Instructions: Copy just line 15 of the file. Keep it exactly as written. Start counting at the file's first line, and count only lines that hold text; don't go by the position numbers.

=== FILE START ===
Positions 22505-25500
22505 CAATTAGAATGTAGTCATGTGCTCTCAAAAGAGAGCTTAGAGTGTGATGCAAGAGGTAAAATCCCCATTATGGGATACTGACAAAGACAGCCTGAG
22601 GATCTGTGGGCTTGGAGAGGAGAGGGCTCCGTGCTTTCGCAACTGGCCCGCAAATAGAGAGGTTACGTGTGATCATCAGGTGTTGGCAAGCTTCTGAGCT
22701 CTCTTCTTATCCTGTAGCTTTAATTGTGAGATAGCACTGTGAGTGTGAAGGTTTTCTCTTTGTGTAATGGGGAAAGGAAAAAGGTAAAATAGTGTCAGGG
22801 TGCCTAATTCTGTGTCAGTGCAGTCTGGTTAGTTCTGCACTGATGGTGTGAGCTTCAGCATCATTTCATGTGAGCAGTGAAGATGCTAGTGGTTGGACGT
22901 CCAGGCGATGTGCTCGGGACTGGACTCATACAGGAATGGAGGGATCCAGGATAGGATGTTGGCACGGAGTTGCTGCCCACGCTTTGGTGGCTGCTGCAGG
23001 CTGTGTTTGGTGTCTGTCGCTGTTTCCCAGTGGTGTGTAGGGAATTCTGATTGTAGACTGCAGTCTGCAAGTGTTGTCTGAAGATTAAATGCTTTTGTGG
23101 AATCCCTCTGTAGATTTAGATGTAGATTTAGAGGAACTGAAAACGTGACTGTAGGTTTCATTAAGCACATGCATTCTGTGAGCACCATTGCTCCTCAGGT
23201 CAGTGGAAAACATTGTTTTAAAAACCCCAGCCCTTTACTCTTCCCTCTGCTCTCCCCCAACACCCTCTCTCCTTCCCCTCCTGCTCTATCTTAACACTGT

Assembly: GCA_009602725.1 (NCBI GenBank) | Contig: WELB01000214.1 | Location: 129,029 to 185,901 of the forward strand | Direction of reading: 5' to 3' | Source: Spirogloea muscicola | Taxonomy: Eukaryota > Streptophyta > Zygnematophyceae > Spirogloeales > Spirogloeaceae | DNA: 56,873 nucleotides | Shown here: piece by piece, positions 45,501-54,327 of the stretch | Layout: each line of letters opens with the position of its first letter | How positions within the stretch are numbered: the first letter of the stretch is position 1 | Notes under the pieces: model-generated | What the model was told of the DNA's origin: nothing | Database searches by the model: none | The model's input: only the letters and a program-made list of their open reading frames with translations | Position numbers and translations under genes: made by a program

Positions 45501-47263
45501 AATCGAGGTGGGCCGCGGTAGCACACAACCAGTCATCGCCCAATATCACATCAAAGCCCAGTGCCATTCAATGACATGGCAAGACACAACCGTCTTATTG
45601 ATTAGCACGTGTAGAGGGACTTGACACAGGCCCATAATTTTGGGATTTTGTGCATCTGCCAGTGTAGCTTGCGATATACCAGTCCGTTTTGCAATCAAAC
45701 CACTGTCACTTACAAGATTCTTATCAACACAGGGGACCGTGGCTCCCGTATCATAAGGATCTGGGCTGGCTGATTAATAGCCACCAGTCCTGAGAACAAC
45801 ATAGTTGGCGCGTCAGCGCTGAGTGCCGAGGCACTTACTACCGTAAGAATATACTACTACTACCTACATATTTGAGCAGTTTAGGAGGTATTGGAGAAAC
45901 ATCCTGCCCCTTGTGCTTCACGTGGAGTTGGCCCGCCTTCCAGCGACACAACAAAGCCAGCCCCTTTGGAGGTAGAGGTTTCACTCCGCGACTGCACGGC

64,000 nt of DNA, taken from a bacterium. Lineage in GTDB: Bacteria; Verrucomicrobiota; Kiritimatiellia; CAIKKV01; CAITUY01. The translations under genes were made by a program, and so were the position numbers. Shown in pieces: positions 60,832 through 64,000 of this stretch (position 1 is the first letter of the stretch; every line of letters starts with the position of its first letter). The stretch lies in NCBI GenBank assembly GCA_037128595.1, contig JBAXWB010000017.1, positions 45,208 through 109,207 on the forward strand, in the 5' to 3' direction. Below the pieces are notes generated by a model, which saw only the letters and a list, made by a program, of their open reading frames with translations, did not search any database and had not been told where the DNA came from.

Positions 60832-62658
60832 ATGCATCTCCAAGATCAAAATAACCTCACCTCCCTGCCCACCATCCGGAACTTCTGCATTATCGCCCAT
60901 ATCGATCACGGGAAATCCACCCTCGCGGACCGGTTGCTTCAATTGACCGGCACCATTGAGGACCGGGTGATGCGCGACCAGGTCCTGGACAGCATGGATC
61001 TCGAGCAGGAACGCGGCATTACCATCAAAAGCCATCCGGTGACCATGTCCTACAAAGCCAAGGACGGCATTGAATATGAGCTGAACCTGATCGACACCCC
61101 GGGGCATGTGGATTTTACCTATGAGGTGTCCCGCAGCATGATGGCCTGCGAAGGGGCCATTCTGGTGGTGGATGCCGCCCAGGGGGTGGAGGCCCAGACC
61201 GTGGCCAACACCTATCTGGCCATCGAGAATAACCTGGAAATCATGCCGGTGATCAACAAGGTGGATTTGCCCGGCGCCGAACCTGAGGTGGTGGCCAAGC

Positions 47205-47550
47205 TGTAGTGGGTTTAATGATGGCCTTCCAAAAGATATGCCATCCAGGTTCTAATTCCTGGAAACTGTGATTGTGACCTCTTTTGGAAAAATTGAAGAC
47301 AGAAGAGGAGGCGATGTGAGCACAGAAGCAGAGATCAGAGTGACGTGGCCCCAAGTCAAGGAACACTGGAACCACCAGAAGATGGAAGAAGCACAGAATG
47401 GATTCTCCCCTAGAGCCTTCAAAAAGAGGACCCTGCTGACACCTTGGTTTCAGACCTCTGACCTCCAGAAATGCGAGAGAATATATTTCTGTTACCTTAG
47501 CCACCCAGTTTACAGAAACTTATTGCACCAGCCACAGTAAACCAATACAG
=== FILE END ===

45801 ATAGTTGGCGCGTCAGCGCTGAGTGCCGAGGCACTTACTACCGTAAGAATATACTACTACTACCTACATATTTGAGCAGTTTAGGAGGTATTGGAGAAAC